Warner Bros’ long legal battle with the heirs of Superman co-creator Jerry Siegel moved closer to a final resolution this week. On Wednesday US District Judge Otis Wright III issued an order (read it here) granting the studio and its subsidiary DC Comics a partial summary judgment in cases brought by Laura Siegel Larson and the estate of Joanne Siegel. The order confirms WB and DC’s long contention that a 2001 agreement with the heirs granted them the rights to the Man from Krypton. In a sense, it is a bit anti-climactic. A January ruling by the Ninth Circuit Court of Appeals overturned a 2008 ruling that the Siegel heirs still controlled the lucrative rights to Superman and his younger self Superboy because a binding agreement was never reached by the parties in 2001 as WB and DC claim. The studio has been incrementally fighting that ruling over the last four years and getting some real traction in the last several months. In a February filing for summary judgment, WB and DC asked the judge to reconfirm the earlier ruling of the Ninth Circuit Court of Appeals that basically gave them full rights to the superhero character and the freedom to move forward with its Superman big screen reboot Man Of Steel and other related properties without the threat of any more legal action by the creators’ heirs and estates. “DC brings the issue back before the Court on remand by way of its February 7, 2013 Motion for Summary Judgment. DC contends quite simply that the ‘Ninth Circuit’s binding ruling compels judgment in DC’s favor on its Fourth Counterclaim in both Siegel cases; renders DC’s remaining counterclaims in the cases moot . . . While DC perhaps overstates the simplicity of the matter, it is nevertheless correct that the Ninth Circuit’s ruling obliges the Court to grant its fourth counterclaim,” wrote Judge Wright on March 20.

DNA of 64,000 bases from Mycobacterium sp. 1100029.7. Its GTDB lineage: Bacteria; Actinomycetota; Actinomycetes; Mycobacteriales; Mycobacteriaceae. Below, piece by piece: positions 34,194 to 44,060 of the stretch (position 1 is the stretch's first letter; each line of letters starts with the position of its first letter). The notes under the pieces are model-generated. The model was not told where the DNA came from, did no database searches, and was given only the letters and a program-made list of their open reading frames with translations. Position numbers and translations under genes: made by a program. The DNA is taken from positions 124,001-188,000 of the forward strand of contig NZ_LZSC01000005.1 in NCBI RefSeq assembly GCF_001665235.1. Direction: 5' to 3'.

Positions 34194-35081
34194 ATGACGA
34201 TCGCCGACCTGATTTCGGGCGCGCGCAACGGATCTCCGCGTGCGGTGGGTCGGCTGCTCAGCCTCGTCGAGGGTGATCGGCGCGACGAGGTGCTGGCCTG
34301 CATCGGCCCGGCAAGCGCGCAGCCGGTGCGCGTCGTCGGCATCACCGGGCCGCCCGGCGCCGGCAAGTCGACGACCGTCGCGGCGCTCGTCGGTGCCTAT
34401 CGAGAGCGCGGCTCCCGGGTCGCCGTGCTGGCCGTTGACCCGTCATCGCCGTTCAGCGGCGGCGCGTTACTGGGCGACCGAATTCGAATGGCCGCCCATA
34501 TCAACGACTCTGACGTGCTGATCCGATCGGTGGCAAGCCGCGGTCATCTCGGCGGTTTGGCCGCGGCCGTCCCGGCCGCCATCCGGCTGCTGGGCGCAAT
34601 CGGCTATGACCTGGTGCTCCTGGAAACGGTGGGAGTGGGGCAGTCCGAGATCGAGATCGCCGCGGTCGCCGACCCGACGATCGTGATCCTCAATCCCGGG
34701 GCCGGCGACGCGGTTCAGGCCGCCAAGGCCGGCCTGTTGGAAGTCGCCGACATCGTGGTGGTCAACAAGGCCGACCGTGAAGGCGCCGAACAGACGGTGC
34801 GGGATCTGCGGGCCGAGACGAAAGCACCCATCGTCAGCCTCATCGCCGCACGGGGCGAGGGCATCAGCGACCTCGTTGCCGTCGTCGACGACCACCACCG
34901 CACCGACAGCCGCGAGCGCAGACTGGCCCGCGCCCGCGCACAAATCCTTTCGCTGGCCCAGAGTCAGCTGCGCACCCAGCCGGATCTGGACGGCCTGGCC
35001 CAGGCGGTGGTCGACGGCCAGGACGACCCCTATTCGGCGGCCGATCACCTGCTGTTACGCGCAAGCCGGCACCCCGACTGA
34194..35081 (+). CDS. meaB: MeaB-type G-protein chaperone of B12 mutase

Related: Warner Bros Sanctions Of Superman Heirs Lawyer Rejected By Court

The case however isn’t entirely over. The heirs and their lawyer Marc Toberoff could file a further suit. There’s also the issue of some advertisements. “What may preclude immediate closure of this chapter of the continuing Superman saga, however, is the lingering issue of what to do with Superboy and the early Superman ads,” noted Wright. The judge wants an “additional briefing on the effect of the October 19, 2001 agreement on the Superboy and early Superman ad works.” Warner Bros is represented by Daniel Petrocelli and Matthew Kline of LA firm O’Melveny & Myers. Laura Siegel Larson and the estate of Jerry Siegel are represented by attorney Toberoff and Richard Kendall of Kendall Brill & Klieger.

Bman
1 year
Sorry to break this to you, but they are different characters. Superboy is his own character (Connor...
Herb Finn
2 years
Superman was not work for hire - it existed before "DC" purched it, or even before Jerry...
Jay
2 years
If you're the real Jack Warner, what was hell like?